Paige v. Department of Veterans Affairs et al

Filing 30

OPINION AND ORDER: GRANTING 5 MOTION to Dismiss for Lack of Jurisdiction by Defendants Civil Rights Commission, Department of Veterans Affairs, United States Air Force; DENYING AS MOOT 16 MOTION for a Judgment as a Matter of Law as Prescribed in Federal Rules of Civil Procedures Rule 50(2) by Plaintiff Jena K. Paige. Plaintiff Jena K. Paige is hereby ENJOINED AND BARRED FROM FILING any case in this District against any of the three named Defendants in which she attempts to re-litigate the matters presented in this lawsuit. If Plaintiff persists in filing frivolous cases in this Court she will be subject to more serious sanctions, including monetary sanctions and harsher filing restrictions. The Clerk of the Court is instructed to distribute a copy of this opinion and order to all the judges in this District. Signed by Judge William C Lee on 7/27/2017. (Copy mailed to pro se party & all District Court Judges)(lhc)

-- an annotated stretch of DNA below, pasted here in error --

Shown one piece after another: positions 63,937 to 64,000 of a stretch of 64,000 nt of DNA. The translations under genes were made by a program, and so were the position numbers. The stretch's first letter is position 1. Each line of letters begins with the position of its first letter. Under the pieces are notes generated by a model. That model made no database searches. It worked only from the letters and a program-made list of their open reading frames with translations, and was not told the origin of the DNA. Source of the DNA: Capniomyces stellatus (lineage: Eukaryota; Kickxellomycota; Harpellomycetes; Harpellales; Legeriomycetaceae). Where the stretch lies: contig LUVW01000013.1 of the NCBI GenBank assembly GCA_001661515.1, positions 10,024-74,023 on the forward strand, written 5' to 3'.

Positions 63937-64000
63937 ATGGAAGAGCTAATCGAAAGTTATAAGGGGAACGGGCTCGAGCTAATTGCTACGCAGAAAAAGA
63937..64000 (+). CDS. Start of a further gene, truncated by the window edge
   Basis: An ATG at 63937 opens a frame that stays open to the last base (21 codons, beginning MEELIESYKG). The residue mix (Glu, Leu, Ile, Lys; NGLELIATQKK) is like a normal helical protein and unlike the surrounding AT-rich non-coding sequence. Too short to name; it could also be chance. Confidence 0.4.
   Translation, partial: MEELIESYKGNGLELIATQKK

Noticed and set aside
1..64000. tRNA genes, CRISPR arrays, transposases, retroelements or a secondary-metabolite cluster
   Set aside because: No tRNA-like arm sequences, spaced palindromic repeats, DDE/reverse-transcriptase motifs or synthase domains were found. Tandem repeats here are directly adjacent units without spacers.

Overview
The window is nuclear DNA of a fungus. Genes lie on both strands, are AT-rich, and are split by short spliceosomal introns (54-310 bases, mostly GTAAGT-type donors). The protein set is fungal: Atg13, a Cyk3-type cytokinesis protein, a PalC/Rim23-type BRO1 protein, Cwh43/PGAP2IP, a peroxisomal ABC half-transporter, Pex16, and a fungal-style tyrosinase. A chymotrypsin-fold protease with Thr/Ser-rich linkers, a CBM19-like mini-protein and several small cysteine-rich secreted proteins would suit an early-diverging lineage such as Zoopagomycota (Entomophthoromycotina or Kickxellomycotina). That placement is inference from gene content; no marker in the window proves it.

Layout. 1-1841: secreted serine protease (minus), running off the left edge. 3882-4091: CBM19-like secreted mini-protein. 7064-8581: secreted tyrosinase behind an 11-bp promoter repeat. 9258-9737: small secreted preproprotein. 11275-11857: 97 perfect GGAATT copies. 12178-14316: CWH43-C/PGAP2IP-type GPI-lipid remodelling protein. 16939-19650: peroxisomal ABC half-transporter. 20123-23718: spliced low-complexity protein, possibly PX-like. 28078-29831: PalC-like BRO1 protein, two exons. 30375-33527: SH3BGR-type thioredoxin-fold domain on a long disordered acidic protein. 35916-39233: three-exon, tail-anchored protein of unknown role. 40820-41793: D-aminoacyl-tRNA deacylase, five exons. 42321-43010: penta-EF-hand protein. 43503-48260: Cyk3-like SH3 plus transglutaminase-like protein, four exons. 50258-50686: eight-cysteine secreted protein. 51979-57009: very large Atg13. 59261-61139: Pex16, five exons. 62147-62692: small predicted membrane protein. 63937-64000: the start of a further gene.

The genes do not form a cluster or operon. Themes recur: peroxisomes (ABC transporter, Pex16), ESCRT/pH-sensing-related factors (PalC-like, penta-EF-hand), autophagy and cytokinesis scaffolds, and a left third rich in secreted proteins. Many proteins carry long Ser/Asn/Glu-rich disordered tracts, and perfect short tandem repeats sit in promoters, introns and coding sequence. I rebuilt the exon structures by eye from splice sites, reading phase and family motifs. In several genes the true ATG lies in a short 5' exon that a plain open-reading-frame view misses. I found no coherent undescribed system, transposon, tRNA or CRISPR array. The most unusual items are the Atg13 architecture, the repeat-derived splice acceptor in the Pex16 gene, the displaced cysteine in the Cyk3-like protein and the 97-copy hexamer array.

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UNITED STATES DISTRICT COURT NORTHERN DISTRICT OF INDIANA FORT WAYNE DIVISION JENA K. PAIGE, Plaintiff, v. DEPARTMENT OF VETERANS AFFAIRS, UNITED STATES AIR FORCE, and CIVIL RIGHTS COMMISSION, ) ) ) ) ) ) ) ) ) Case No. 1:17-CV-174 Defendants. OPINION AND ORDER This matter is before the Court on the motion to dismiss (and memorandum in support) filed by the Defendants on April 28, 2017 (ECF 5 and 6). Plaintiff Jena Paige, proceeding pro se, filed a response in opposition to the motion on May 3, 2017 (ECF 10) and the Defendants filed a reply on May 8, 2017 (ECF 14). On May 10, Paige filed what she titled a “motion for judgment as a matter of law as prescribed in federal rules of civil procedures Rule 50(2)” (ECF 16). For the reasons discussed below, the Defendants’ motion to dismiss (ECF 5) is GRANTED and this case is DISMISSED WITH PREJUDICE. The Plaintiff’s motion for judgment as a matter of law (ECF 16) is DENIED AS MOOT. Plaintiff Jena K. Paige is hereby ENJOINED AND BARRED FROM FILING any case in this District against any of the three named Defendants in which she attempts to re-litigate the matters presented in this lawsuit. If Plaintiff persists in filing frivolous cases in this District she will be subject to more serious sanctions, including monetary sanctions and harsher filing restrictions. The Clerk of the Court is instructed to distribute a copy of this opinion and order to all the judges in this District. STANDARD OF REVIEW When determining whether to dismiss complaint under Federal Rule of Civil Procedure 12(b)(6), the Court accepts as true all factual allegations in the complaint and draws all reasonable inferences in favor of the plaintiff. Anicich v. Home Depot U.S.A., Inc., 852 F.3d 643, 648 (7th Cir. 2017). But while a pro se plaintiff is held to “less stringent standards than formal pleadings drafted by lawyers,” she still “can plead [herself] out of court.” Henderson v. Sheahan, 196 F.3d 839, 845 (7th Cir. 1999); McCready v. eBay, Inc., 453 F.3d 882, 888 (7th Cir. 2006). The Seventh Circuit recently reaffirmed that “district courts ordinarily should not dismiss a complaint based on an affirmative defense such as res judicata. . . . But when it is ‘clear from the face of the complaint, and matters of which the court may take judicial notice, that the plaintiff’s claims are barred as a matter of law,’ dismissal is appropriate.” Parungao v. Cmty. Health Sys., Inc., 858 F.3d 452, 457 (7th Cir. 2017) (citations and footnote omitted). As another district court explained: [R]es judicata “is [usually] not one of the affirmative defenses that Rule 12(b) permits . . . ; rather, res judicata is an affirmative defense which should be raised in a motion for judgment on the pleadings under Rule 12(c).” U.S. Bank, Nat’l Ass’n v. JKM Mundelein LLC, 2015 WL 2259474, at *2 (N.D. Ill. May 12, 2015). That said, depending upon the allegations raised and the content of the public records subject to judicial notice, “res judicata may provide grounds for dismissal under Rule 12(b)(6) for failure to state a claim upon which relief can be granted.” Id.; see also Clark & Leland Condo., LLC v. Northside Cmty. Bank, 110 F.Supp.3d 866, 868-69 (N.D. Ill. 2015), on reconsideration in part sub nom. 2016 WL 302102 (N.D. Ill. Jan. 25, 2016) (“res judicata is an affirmative defense [however] the doctrine of res judicata may properly be raised as a basis to dismiss a complaint pursuant to Rule 12(b)(6)”). Mac Naughton v. Alden Mgmt. Servs., Inc., 2017 WL 1208579, at *2 (N.D. Ill. Apr. 3, 2017). In their motion to dismiss, the Defendants also present other grounds for dismissal, 2 including arguing that this Court lacks derivative jurisdiction over Paige’s claims and so the case must be dismissed pursuant to Fed.R.Civ.P. 12(b)(1); that the Defendants are entitled to sovereign immunity; and that Paige failed to exhaust her administrative remedies. Defendants’ Memorandum in Support, generally. These are valid bases for dismissal of this case also, although this Court will focus its discussion on the issues of res judicata and maliciousness, which the Court concludes are the preeminent bases for dismissal for the reasons discussed below. DISCUSSION Plaintiff Jena Paige filed this lawsuit against the Department of Veterans Affairs, the U.S. Air Force, and the U.S. Civil Rights Commission in state court on March 28, 2017 (ECF 4).1 The Defendants removed the suit to this Court on April 21, 2017, “pursuant to 28 U.S.C. § 1442 because it is [a suit] against an agency of the United States.” Notice of Removal (ECF 2), p. 2. Paige’s Complaint is 28 pages long and is accompanied by a 56-page exhibit that includes medical records, letters and other communications, and several documents that appear to be pages printed from websites (and which discuss various medical conditions). The Complaint, like many pro se complaints, is rambling and disjointed and Paige’s claims are difficult to discern. That said, there doesn’t appear to be any dispute about the essence of those claims or the facts giving rise to them. Since the Defendants’ arguments in support of dismissal are well taken, there is no need to recount the underlying facts in great detail. The gist of the matter is this. Paige served in “the U.S. Air Force as a Military Police Officer from Feb[ruary] 2001 [until] June 1 Paige’s Complaint names the “Civil Rights Commission” as a defendant, but the agency’s proper name, as the government points out, is “‘the U.S. Commission on Civil Rights.’” Defendants’ Memorandum in Support of Motion to Dismiss, p. 1 (quoting 42 U.S.C. § 1975(a)). 3 2006.” Complaint, p. 6. Paige states that on March 7, 2002, she was injured when she slipped on ice during weapons qualification training. Id. Paige was subsequently diagnosed with “[d]ebilitating peripheral neuropathy of unknown etiology.” Complaint, Exh. A (ECF 4-1), p. 2. On May 13, 2003, Paige was examined again by Air Force physicians who concluded that she was “unfit” for military duty due to the severity of her neuropathy. Id., p. 4. Paige was discharged from the Air Force as a result of her medical condition and received a disability pension thereafter from the VA. Id., pp. 23-24. In June of 2011, the VA determined that Paige’s disability payment should be reduced since the agency’s review of her medical records indicated improvement in her condition–a determination that Paige challenged vehemently. Id., p. 33 (VA benefits determination letter); pp. 34-36 (Paige response challenging determination). Skipping forward many years to the filing of this suit, Paige is attempting to continue her battle with the VA over the amount of her disability benefits, and in addition seeks damages from the Air Force for alleged unlawful employment practices related to her discharge and from the Commission on Civil Rights for allegedly not investigating those unlawful practices. Complaint, pp. 11-13. Paige includes a section near the end of her Complaint titled “Summary of Complaint,” which states in part as follows: (a) I Jena K. Paige has filed a complaint of my substantial civil rights being deprived that certain agencies that had a duty to prevent did not that was due to the unlawfulness of the agencies being the Civil Rights Commission, and/or that which would be consider fraud, waste, and abusive with the DOD to review my military record when such action were that which violated my substantial rights under the laws, and constitution. (b) When in truth of what is lawful that has been stated in I Jena K Paige’s Complaint, and the material facts of both law and evidence that clearly shows and proves that I suffers of personal injury presently, and too suffered from personal injuries from the actions of the defendants in respect to my employment, and 4 discharged from the military that were obstructional towards justice of my substantial civil rights, and constitutional rights of my civil liberties under both the constitution and laws of the interest of Justice that is of the interest of Justice. (c) I Jena K Paige has suffered, and has to live of the personal injuries of being homeless, financial distress, the lack of adequate means of finances, compensations, and entitlement to support myself and the disability that I suffer from, that is made to live in double jeopardy of my civil liberties of my civil freedom violated, deprived, and even of involuntary servitude, that I be a slave unto. Id., p. 13. Paige seeks money damages,2 but also asks for the following relief: I Jena K. Paige the Plaintiff seeks justice for the following and following reason: (a) To be relieved of the pain and suffering of the wrongs stated in my complaint in and of justice of and for; to reform the wrongs that I have been made to suffer from and of; of my civil liberties of my civil freedom. (b) That in my getting justice that I will be relieved from the pain and suffering that I may be able to live out the remaining of my life in the pursuit of my happiness that I can be united with my fiancé . . . that lives in a foreign country (Nigeria) so that we can be married, and too whenever I am that be reunited with my child Jamal M. Paige I will no longer be in and of to live in double of the actions of this complaint. (c) That I have justice of these wrongs in my living out the remaining of my life to endure the disabilities that I suffer from that I know that I can live from be subjected to slavery, involuntary servitude, double jeopardy of the loss of my life to live in the pursuit of happiness of the oppression, that I have be oppressed by. Id., p. 18-19. The Defendants argue that this lawsuit must be dismissed for a host of reasons, not the least of which is that Paige has been trying unsuccessfully to pursue these same claims against these same defendants for many years in this and other federal courts. The Defendants want the 2 Paige seeks damages of “no less than $5.5 million” against the Air Force, “no less than than $2 million” from the VA, and “no less than $3.5 million” from the Commission. Complaint, p. 18. 5 Court to stop this lawsuit in its tracks on the basis of res judicata. Motion to Dismiss, p. 1; Memorandum in Support, pp. 2-3. They also argue that “Plaintiff should be barred from filing any further actions relating to her discharge from the USAF, denial of VA benefits relating to her military service, and relating to the U.S. Commission on Civil Rights [alleged] failure to investigate unlawful employment practice relating to her discharge.” Memorandum in Support, p. 3. This case, as the Defendants point out, is Paige’s third bite at this apple in this Court and she pursued the same claims (or iterations thereof) in multiple lawsuits filed in the Southern District of Georgia over the course of many years. The cases filed previously in this Court included Jena Paige and Jamal Paige v. United States, 2011 WL 845078 (N.D. Ind. March 8, 2011) and Jena Paige v. U.S. Commission on Civil Rights, 2017 WL 1234037 (N.D. Ind. April 4, 2017). In the first case, Judge Simon issued an order denying Paige’s motion to proceed in forma pauperis and dismissed her complaint. Paige v. U.S., 2011 WL 845078 *1. But Judge Simon went further, reviewing Paige’s complaint as required by 28 U.S.C. § 1915, and stating as follows: District courts are required under 28 U.S.C. § 1915(e)(2)(B) to screen complaints even before service of the complaint on the defendants, and courts must dismiss a complaint if it is “frivolous” or “fails to state a claim on which relief may be granted.” 28 U.S.C. § 1915(e)(2)(B) (i)-(ii). This case is certainly frivolous–the Southern District of Georgia has already found Paige’s similar cases were frivolous and barred her from any further filings–and, thus, I must dismiss it on that ground alone. In addition, the case fails to state a claim on which relief may be granted. Courts apply the same standard under § 1915(e)(2)(B) (ii) as when addressing a motion to dismiss under Federal Rule of Civil Procedure 12(b)(6). . . . Here, Plaintiffs’ allegations do not state a plausible claim for relief. With respect to any of Paige’s claims relating to her discharge from the Air Force, those claims are foreclosed by 6 the res judicata effect of all the aforementioned decisions from the Southern District of Georgia and the Eleventh Circuit. Those cases each reached a final judgment on the merits and each had the same parties, the same operative facts, and the same causes of action as the present case. See Cent. States, Southeast and Southwest Areas Pension Fund v. Hunt Truck Lines, Inc., 296 F.3d 624, 628 (7th Cir. 2002) (reciting the elements of res judicata ). As a result, any of Paige’s claims related to her military discharge are barred. With respect to any claims regarding the adverse rulings she received from the Southern District of Georgia and the Eleventh Circuit, I have no jurisdiction to reverse those decisions. 28 U.S.C. § 1291 (“The courts of appeals . . . shall have jurisdiction of appeals from all final decisions of the district courts of the United States . . . .”); 28 U.S.C. § 1254 (“Cases in the courts of appeals may be reviewed by the Supreme Court by the following methods . . . .”). Id. at *2-3 (some internal citations omitted). Judge Simon’s order, unfortunately, did not deter Paige, who returned to this Court this year to file this case and Jena Paige v. U.S. Commission on Civil Rights, which was assigned to Judge Lozano. In an opinion and order entered just a few months ago, Judge Lozano denied another motion by Paige to proceed in forma pauperis and, like Judge Simon, reviewed Paige’s proposed complaint pursuant to § 1915, recounted her numerous lawsuits in federal courts in Georgia and the Eleventh Circuit, and explained that her most recent filing failed to bestow subject matter jurisdiction in this Court, failed to pass muster under the Rule 12(b)(6) pleading standard, and was barred by the doctrine of res judicata. Judge Lozano wrote as follows: This complaint is frivolous. The multiple Georgia cases and the other case filed in the Northern District of Indiana have repeatedly foreclosed Paige’s similar claims, finding they were frivolous and barring her from further filings. . . . Additionally, this complaint also fails to state a claim on which relief may be granted. Courts apply the same standard under section 1915(e)(2)(B) as when addressing a motion to dismiss under Federal Rule of Civil Procedure 12(b)(6). . . . Here, Paige’s allegations are confusing and do not state a plausible claim for relief. Paige v. U.S. Comm’n on Civil Rights, No. 1:17-CV-82, 2017 WL 1234037, at *2. Judge Lozano 7 addressed the issue of Paige’s previous cases in Georgia and noted as follows: Since 2006, [Paige] has filed a number of civil cases against the United States or the Air Force in the District Court for the Southern District of Georgia, all contending her military discharge was fraudulent. See, e.g., Paige v. United States, 4:2010-CV-210 (S.D. Ga. Sept. 13, 2010); Paige v. United States Air Force, 4:2009-CV-182 (S.D. Ga. Nov. 30, 2009); Paige v. United States, 4:2008-CV-71 (S.D. Ga. Apr. 8, 2008); Paige v. United States, 4:2007-CV-151 (S.D. Ga. Oct. 9, 2007). Each of these cases was dismissed on various grounds, including that Paige had not exhausted her administrative remedies, that the case was barred by the statute of limitations and/or that the case was frivolous. See, e.g., 4:2010-CV-210 (“As the Court has repeatedly explained to her, her claims are frivolous, duplicative, and time-barred.”). The Southern District of Georgia eventually enjoined Paige from filing any more complaints in that court related to her military discharge. In re Jena Paige, 4:2010-MC-40 (S.D. Ga. Sept. 30, 2010) (“[Paige] is advised that her crusade against the United States is at an end. Paige should be ENJOINED from filing any further complaints relating to her discharge from the United States Air Force. Should she file another such complaint, she will be subject to contempt for violating the Court’s injunction.”). Paige then filed a lawsuit in this Court, focusing on her military discharge and asking the Court to review the adverse decision she got from the Southern District of Georgia and the Eleventh Circuit Court of Appeals. See Jena Paige and Jamal Paige v. United States of America, Case No. 1:11-CV-54 (N.D. Ind. Mar. 8, 2011). The Honorable Philip P. Simon denied the motion for in forma pauperis in that case, finding it frivolous due to the earlier lawsuits and because it failed to state a plausible claim for relief. Id. Id. at *1. Still undeterred, Paige is back with this lawsuit, which suffers the same fate as all her others and for the same reasons. Her allegations are frivolous and fail to state any claim upon which relief can be granted; her proposed claims are barred by applicable statutes of limitation or failure to exhaust administrative remedies or because they assert claims against federal agencies that are immune from suit; and her Complaint is subject to dismissal on the basis of res judicata. To all of these barriers, this Court adds this determination: the filing of this lawsuit reflects maliciousness on the part of the Plaintiff, who has been warned repeatedly by several federal courts over the last 10 years that her claims against these Defendants are legally 8 insufficient for many reasons. Paige has demonstrated a long history of ignoring court rulings and continuing her pattern of repeatedly filing lawsuits against these same Defendants based on the same underlying facts–which is the very definition of maliciousness–and it needs to stop. This Court need not engage in a lengthy analysis or discussion of the many legal barriers this lawsuit faces–they all have been explained to Paige many times by many judges. This Court has nothing to add to the explanations provided by Judge Simon, Judge Lozano, or our sister courts in Georgia.3 For all these reasons, this lawsuit must be dismissed–this time with prejudice.4 Jena Paige clearly suffers from medical conditions that have resulted in physical, emotional and financial difficulties. Her problems began when she was only 20 years old and on active duty with the U.S. Air Force. They became so severe that she was unable to continue in 3 Paige’s response in opposition to the motion to dismiss also does not warrant discussion. She argues that “the case should not be dismissed because such dismissal is not of substantial justice, and would be obstructional towards the substantial rights of justice and I the plaintiff as prescribed in this Motion objecting [to] the defendant[s’] motion to dismiss.” Plaintiff’s Response, p. 12. Other than that general plea to allow her case to move forward in the interest of “substantial justice,” Paige presents no valid legal argument in opposition to the motion to dismiss. 4 Neither Judge Simon nor Judge Lozano had the discretion to dismiss Paige’s prior suits with prejudice, given that they were ruling only on Paige’s motion to proceed in forma pauperis. And even though both cases were reviewed under § 1915 and determined to be frivolous, those determinations were not final judgments on the merits of Paige’s claims (but rather determinations that the Court lacked subject-matter jurisdiction since Paige failed to state any valid claims) and so the dismissals were without prejudice. See Ezike v. Nat’l R.R. Passenger Corp., 2009 WL 247838, at *3 (7th Cir. Feb. 3, 2009) (when a lawsuit is based on allegations that are “so insubstantial that they fail[] to engage the district court’s subject-matter jurisdiction[,]” the case must be dismissed without prejudice). The procedural posture is different here, given that the Defendants have appeared and the matter is before the Court on a fully briefed motion to dismiss that places the determinative issues of res judicata and maliciousness squarely at the forefront of the analysis. This Court has the authority and discretion to dismiss this case with prejudice, which is the proper outcome for all of the reasons discussed in this opinion. 9 military service and, apparently, unable to work to support herself. It is also clear that Paige feels that she was somehow mistreated, discriminated against, and denied constitutional rights with regard to her military discharge and the benefits she received after discharge–and she has tried to press her case in various courts for the past decade. While this Court is not unsympathetic to Paige’s plight, it is unsympathetic to her repeated attempts to pursue claims that she has been told many times have no legal basis. Accordingly, this Court will follow the lead of the federal courts in Georgia and bar Paige from filing any more lawsuits in this Court against any of the named Defendants if such suit is based on these same allegations and claims. That is, Paige is enjoined from filing any lawsuit in the Northern District of Indiana that is related to her discharge from the U.S. Air Force, her benefits from the VA, or her contention that the U.S. Commission on Civil Rights failed to investigate alleged illegal “employment practices” related to her discharge. As our sister court in Georgia held, it is time for Paige’s “crusade” against the Defendants to come to an end (In re Jena Paige, 4:2010-MC-40 (S.D. Ga. Sept. 30, 2010)) and a filing restriction is therefore warranted. “When dealing with a frivolous litigator who, despite due warning or the imposition of sanctions, continues to waste judicial resources, we impose a filing bar preventing the litigant from filing in this court or any federal court in this circuit. . . . Usually such an order is tied to a monetary incentive–such as the payment of outstanding filing fees, the imposition of a fine, or both.” McCready v. eBay, Inc., 453 F.3d 882, 892 (7th Cir. 2006) (citations omitted). Finally, there is Paige’s pending motion for judgment as a matter of law (ECF 16). In that motion, Paige cites Fed.R.Civ.P. 50(2) and asks this Court to enter judgment against the Defendants, award her $11 million in damages, and make a determination that she is “100%” disabled (which she claims would entitle her to an additional award of $498,391.00 “for 100% 10 disability unemployable from 2003 [to] present[.]”). The Defendants did not bother to file a response to this motion, likely because it is baseless on its face. Because Paige’s suit must be dismissed, her motion for judgment as a matter of law is moot. CONCLUSION For the reasons set forth above, the motion to dismiss filed by the Defendants (ECF 5) is GRANTED and this case is hereby DISMISSED WITH PREJUDICE. The Plaintiff’s motion for judgment as a matter of law (ECF 16) is DENIED AS MOOT. Plaintiff Jena K. Paige is hereby ENJOINED AND BARRED FROM FILING any case in this District against any of the three named Defendants in which she attempts to re-litigate the matters presented in this lawsuit. If Plaintiff persists in filing frivolous cases in this Court she will be subject to more serious sanctions, including monetary sanctions and harsher filing restrictions. The Clerk of the Court is instructed to distribute a copy of this opinion and order to all the judges in this District. Date: July 27, 2017 /s/ William C. Lee William C. Lee, Judge United States District Court Northern District of Indiana 11